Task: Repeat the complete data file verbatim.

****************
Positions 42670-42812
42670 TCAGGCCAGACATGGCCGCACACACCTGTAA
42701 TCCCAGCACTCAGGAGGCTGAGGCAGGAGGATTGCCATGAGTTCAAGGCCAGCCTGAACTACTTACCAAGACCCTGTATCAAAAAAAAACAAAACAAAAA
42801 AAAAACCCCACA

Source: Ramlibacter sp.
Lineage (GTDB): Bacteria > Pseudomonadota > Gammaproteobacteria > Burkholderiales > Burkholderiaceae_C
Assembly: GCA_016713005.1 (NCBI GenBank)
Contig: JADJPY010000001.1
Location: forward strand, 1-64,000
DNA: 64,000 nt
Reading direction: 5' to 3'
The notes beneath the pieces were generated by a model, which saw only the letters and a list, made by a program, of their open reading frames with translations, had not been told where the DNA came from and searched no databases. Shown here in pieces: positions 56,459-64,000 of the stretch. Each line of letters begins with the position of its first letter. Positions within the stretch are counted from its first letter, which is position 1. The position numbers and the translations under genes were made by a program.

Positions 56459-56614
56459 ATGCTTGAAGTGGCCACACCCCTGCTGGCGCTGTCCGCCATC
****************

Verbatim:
Positions 42670-42812
42670 TCAGGCCAGACATGGCCGCACACACCTGTAA
42701 TCCCAGCACTCAGGAGGCTGAGGCAGGAGGATTGCCATGAGTTCAAGGCCAGCCTGAACTACTTACCAAGACCCTGTATCAAAAAAAAACAAAACAAAAA
42801 AAAAACCCCACA

Source: Ramlibacter sp.
Lineage (GTDB): Bacteria > Pseudomonadota > Gammaproteobacteria > Burkholderiales > Burkholderiaceae_C
Assembly: GCA_016713005.1 (NCBI GenBank)
Contig: JADJPY010000001.1
Location: forward strand, 1-64,000
DNA: 64,000 nt
Reading direction: 5' to 3'
The notes beneath the pieces were generated by a model, which saw only the letters and a list, made by a program, of their open reading frames with translations, had not been told where the DNA came from and searched no databases. Shown here in pieces: positions 56,459-64,000 of the stretch. Each line of letters begins with the position of its first letter. Positions within the stretch are counted from its first letter, which is position 1. The position numbers and the translations under genes were made by a program.

Positions 56459-56614
56459 ATGCTTGAAGTGGCCACACCCCTGCTGGCGCTGTCCGCCATC